Recent Blog Posts

  • Association health plans: Proposed DOL rules create potential opportunity for associations and small employers By Seth Hanft    On Jan. 5, 2018, the Department of Labor (DOL) issued a proposed rule that would make it easier for small businesses to join together to purchase health insurance. This is not a completely new concept. Unrelated small employers can join together to purchase health insurance today. Under current guidance, however, these types of plans are generally not considered a single ERISA plan. The result is that each participating employer in one of these plans is typically treated as maintaining... More
  • Tax reform will affect public company executive compensation arrangements and related proxy statement disclosures By Greg Daugherty and Dave Tumen    While opinions on the Tax Cuts and Jobs Act vary, one thing everyone can agree on is that it is a game changer in many areas of law and business. We explain this change and outline what it could mean for public companies in our recent post over at our firm’s Banking & Finance Law Report blog. Click here to read the full article: Tax reform will affect public company executive compensation arrangements and related proxy statement... More
  • Department of Labor continues to watch ESOP valuations with recent trustee settlements By Greg Daugherty    In recent years, the Department of Labor (DOL) has had a laser-like focus on valuation issues when privately held companies establish employee stock ownership plans (ESOP). In particular, the DOL is concerned with valuations that rely upon unrealistic growth projections, which lead to the ESOP paying too much (in the DOL’s view) for the shares of employer stock. The DOL has raised this issue in litigation, and in 2014, it entered into a settlement agreement with GreatBanc Trust... More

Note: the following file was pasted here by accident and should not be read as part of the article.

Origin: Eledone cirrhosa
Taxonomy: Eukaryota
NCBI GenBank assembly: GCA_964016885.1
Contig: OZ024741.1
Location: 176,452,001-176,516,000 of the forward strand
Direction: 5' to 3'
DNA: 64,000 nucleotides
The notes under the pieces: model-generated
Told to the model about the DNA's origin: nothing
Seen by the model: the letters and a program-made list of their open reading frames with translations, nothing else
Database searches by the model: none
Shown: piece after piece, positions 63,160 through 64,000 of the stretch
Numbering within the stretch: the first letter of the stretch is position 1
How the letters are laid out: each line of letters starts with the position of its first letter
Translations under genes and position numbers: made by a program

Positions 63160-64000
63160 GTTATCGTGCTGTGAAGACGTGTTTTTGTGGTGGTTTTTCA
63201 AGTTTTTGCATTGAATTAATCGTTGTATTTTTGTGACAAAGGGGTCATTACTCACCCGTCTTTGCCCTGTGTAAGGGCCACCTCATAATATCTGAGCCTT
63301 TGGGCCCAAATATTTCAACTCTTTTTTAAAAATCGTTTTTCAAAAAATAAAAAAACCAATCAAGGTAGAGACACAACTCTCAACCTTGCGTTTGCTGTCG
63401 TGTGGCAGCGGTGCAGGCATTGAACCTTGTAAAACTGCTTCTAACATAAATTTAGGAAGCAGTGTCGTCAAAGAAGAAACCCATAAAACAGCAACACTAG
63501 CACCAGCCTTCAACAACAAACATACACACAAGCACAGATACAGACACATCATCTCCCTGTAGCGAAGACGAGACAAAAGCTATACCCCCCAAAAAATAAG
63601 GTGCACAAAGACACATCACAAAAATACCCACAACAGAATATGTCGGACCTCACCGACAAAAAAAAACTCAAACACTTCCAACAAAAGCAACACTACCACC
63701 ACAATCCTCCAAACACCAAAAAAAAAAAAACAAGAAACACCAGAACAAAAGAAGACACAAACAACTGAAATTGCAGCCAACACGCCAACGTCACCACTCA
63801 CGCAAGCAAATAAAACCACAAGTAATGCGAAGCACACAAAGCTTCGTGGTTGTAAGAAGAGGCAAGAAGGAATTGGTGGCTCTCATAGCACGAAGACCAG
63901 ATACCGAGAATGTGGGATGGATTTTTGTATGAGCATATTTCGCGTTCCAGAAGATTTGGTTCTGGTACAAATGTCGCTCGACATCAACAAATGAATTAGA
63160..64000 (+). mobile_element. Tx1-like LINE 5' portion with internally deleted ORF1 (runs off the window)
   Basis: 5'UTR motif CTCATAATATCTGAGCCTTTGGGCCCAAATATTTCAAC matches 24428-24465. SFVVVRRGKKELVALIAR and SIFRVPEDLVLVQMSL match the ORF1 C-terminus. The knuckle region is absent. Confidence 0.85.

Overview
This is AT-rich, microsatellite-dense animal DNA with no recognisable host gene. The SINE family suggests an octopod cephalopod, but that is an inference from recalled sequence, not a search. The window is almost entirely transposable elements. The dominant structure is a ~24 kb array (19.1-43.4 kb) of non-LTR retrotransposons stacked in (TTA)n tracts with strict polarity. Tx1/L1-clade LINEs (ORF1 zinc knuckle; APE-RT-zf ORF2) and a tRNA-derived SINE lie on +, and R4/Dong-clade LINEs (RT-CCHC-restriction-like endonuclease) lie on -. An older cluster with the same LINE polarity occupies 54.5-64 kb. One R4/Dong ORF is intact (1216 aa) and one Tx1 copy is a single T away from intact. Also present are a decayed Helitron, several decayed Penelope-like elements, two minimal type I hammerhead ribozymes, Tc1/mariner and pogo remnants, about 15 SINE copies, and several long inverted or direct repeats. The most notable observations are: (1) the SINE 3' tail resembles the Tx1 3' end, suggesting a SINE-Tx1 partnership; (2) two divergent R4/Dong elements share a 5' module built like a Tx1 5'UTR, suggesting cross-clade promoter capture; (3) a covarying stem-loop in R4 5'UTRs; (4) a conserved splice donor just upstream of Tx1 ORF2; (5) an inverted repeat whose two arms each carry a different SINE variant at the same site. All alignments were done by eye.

• House and Senate have their sights on deferred compensation in proposed tax bills By Greg Daugherty and Dave Tumen    A week after telling everyone to “relax” about the proposed executive compensation changes in the Tax Cuts and Jobs Act, we have to admit that we have been watching anxiously as the proposed bills move through the legislative process. The executive compensation items that we discussed last week  have experienced quite a journey in the past week, with the House Ways and Means Committee making some welcome changes and the Senate Finance Committee introducing its... More
  • Proposed tax bill would make big changes to (and create new opportunities for) executive compensation By Greg Daugherty and Dave Tumen    Three games into the 2014 National Football League season, the Green Bay Packers had a 1-2 record. Fans were panicking. Many were questioning whether the Packers and its quarterback, Aaron Rodgers, were doomed to have a bad season. Rodgers responded with a simple message for fans: “R-E-L-A-X”. The Packers redoubled their efforts and made the playoffs that year, showing that the initial panic was rather silly. A similar scenario could be playing out with respect... More